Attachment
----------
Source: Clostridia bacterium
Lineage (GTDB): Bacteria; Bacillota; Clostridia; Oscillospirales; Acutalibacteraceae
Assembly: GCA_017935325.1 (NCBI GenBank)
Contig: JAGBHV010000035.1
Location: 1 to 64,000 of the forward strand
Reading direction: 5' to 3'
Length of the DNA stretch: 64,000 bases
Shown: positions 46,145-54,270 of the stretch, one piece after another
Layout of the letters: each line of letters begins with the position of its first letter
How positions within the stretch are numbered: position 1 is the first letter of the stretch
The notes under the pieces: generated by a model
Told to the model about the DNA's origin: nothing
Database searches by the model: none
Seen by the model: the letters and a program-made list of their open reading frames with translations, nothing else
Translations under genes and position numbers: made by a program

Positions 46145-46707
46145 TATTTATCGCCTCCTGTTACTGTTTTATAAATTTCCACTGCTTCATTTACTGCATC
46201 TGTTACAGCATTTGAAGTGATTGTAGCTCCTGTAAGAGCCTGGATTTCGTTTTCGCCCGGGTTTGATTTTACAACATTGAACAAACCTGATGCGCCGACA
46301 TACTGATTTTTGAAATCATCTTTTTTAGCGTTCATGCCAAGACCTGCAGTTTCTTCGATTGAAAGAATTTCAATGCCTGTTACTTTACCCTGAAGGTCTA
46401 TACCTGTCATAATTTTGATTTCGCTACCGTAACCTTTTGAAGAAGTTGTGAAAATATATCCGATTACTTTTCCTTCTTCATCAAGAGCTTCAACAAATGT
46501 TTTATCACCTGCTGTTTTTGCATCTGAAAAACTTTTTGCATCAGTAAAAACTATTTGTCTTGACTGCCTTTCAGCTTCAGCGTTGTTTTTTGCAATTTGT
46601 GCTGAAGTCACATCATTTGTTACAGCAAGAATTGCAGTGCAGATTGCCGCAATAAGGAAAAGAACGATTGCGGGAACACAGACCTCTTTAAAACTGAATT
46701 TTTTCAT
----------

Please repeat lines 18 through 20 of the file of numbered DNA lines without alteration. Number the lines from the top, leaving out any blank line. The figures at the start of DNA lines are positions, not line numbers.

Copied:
46201 TGTTACAGCATTTGAAGTGATTGTAGCTCCTGTAAGAGCCTGGATTTCGTTTTCGCCCGGGTTTGATTTTACAACATTGAACAAACCTGATGCGCCGACA
46301 TACTGATTTTTGAAATCATCTTTTTTAGCGTTCATGCCAAGACCTGCAGTTTCTTCGATTGAAAGAATTTCAATGCCTGTTACTTTACCCTGAAGGTCTA
46401 TACCTGTCATAATTTTGATTTCGCTACCGTAACCTTTTGAAGAAGTTGTGAAAATATATCCGATTACTTTTCCTTCTTCATCAAGAGCTTCAACAAATGT